Saturday, March 10, 2012
Origin: 1864 Houghton Mifflin Word Origins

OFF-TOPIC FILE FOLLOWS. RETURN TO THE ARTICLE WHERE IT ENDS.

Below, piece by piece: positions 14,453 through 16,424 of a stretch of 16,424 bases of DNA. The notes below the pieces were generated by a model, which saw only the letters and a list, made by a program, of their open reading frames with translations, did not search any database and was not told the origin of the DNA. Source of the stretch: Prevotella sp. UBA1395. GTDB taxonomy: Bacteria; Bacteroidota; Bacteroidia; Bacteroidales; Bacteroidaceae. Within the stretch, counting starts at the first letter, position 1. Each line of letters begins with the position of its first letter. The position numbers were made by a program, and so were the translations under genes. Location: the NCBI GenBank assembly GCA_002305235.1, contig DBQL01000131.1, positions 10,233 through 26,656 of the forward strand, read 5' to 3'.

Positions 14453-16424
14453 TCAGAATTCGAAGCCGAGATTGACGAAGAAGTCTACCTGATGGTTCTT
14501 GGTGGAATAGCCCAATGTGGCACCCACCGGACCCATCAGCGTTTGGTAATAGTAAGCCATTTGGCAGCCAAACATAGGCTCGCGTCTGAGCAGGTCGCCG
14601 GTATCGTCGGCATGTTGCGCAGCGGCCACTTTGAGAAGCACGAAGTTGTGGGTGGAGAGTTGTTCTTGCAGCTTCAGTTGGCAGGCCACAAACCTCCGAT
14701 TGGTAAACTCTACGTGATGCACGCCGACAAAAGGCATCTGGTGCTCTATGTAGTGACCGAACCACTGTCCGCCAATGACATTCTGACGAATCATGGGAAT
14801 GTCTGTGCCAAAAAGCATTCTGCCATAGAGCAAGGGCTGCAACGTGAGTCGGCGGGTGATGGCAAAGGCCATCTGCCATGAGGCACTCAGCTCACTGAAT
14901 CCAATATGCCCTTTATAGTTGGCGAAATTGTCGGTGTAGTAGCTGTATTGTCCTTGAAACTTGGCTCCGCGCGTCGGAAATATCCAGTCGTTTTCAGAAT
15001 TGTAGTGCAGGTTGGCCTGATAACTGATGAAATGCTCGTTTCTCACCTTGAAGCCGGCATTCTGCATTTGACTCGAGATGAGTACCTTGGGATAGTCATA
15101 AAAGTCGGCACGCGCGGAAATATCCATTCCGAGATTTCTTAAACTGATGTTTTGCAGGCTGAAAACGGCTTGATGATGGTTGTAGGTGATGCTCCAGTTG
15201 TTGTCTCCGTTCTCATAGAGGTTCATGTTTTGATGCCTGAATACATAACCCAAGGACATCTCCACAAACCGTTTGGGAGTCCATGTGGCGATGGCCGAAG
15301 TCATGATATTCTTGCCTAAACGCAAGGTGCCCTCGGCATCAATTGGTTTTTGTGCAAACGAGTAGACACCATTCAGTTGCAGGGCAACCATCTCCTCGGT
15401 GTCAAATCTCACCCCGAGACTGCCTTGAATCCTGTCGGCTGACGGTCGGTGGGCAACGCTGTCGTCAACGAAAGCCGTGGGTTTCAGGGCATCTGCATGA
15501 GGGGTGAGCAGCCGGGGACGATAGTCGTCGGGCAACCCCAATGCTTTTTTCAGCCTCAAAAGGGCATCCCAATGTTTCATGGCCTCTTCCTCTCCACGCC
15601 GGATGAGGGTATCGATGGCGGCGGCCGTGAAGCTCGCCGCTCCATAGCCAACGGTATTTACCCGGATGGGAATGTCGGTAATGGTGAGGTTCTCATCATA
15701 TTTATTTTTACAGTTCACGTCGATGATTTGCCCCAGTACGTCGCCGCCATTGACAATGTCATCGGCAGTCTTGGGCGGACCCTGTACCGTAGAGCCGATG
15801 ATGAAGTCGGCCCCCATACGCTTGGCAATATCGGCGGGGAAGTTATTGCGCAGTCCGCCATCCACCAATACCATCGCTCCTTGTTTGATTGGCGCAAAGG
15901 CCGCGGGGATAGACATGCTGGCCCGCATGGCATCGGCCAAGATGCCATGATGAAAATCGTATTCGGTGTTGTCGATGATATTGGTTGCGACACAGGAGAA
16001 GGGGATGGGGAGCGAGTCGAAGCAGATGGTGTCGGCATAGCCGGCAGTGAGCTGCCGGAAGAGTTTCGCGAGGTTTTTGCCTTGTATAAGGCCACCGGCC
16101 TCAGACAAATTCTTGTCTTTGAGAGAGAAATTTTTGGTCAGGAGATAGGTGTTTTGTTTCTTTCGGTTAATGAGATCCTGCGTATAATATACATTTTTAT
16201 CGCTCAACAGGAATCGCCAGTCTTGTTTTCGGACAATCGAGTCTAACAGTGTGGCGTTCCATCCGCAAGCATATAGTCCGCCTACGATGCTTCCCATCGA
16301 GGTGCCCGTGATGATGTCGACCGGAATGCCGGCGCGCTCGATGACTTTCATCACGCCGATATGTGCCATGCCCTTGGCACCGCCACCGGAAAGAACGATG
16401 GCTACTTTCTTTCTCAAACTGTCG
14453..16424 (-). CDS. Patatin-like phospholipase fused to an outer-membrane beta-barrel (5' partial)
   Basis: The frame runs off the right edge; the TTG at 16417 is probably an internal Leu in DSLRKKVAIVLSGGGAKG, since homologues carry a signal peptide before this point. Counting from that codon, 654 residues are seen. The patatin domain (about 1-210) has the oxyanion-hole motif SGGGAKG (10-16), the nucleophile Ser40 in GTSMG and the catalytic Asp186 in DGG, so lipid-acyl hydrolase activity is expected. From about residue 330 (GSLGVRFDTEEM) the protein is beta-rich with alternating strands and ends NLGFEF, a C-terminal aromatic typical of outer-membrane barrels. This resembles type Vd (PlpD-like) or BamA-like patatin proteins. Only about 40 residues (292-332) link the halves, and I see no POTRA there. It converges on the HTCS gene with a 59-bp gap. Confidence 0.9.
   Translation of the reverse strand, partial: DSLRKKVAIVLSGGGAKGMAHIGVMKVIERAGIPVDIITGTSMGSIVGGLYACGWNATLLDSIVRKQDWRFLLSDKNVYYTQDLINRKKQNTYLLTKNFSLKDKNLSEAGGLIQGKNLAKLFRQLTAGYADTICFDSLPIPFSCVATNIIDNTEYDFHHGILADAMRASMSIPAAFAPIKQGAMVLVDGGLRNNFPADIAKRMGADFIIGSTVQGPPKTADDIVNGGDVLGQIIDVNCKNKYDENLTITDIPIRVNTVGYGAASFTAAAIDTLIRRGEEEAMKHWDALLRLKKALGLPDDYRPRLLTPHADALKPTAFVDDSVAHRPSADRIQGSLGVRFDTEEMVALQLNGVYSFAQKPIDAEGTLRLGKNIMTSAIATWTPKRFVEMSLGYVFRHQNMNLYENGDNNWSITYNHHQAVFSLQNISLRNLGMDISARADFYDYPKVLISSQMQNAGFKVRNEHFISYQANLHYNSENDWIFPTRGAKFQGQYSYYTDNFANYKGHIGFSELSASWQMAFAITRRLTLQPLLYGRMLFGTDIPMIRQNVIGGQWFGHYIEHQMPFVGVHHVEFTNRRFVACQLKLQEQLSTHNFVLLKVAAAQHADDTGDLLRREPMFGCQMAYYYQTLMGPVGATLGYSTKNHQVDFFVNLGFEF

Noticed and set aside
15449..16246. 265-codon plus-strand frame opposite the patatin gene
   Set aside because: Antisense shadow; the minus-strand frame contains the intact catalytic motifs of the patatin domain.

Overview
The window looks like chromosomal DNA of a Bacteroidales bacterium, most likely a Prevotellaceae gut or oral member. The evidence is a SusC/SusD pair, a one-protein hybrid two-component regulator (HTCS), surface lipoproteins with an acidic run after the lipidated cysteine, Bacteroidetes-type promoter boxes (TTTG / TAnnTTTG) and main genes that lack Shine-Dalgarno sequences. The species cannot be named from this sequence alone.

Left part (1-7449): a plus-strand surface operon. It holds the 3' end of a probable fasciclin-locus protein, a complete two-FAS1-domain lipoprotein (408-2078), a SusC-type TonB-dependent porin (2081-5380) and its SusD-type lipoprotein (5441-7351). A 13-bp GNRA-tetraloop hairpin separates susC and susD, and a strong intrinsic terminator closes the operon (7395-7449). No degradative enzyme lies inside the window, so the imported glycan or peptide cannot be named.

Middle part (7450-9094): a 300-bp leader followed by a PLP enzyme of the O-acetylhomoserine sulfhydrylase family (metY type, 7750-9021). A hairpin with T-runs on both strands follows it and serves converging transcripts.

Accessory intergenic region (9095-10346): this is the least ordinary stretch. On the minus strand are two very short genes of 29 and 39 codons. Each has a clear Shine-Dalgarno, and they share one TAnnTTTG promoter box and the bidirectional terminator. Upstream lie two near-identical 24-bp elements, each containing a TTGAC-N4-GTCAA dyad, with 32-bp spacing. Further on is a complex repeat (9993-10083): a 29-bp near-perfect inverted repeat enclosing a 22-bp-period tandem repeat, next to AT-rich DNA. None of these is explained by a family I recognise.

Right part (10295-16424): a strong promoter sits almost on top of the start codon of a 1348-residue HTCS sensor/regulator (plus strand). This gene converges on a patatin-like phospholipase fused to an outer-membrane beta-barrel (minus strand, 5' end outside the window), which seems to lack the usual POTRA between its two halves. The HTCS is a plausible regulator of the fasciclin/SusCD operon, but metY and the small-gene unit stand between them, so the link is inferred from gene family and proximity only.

It began as a real line, drawn in the dirt or marked by a fence or rail, restricting prisoners in Civil War camps. They were warned, "If you cross this line, you're dead." To make dead sure this important boundary was not overlooked, guards and prisoners soon were calling it by its own bluntly descriptive name, the dead line. An 1864 congressional report explains the usage in one camp: "A railing around the inside of the stockade, and about twenty feet from it, constitutes the 'dead line,' beyond which the prisoners are not allowed to pass." Nothing could be more emphatic than dead line to designate a limit, so we Americans happily applied the term to other situations with strict boundaries. For example, the storyteller O. Henry wrote in 1909 about crossing "the dead line of good behavior." But it was the newspaper business that made deadline more than just a historical curiosity. To have the latest news and still get a newspaper printed and distributed on time requires strict time limits for those who write it. Yet many are the excuses for writers to go beyond their allotted time: writers' block, writers' perfectionism, or just plain procrastination. (Perhaps the writer is a deadbeat (1863)--another dead word invented by Americans during the Civil War.) Seeking the strongest possible language to counter these temptations, editors set deadlines, with the implication that "Your story is dead--You are dead--if you go beyond this time to finish it."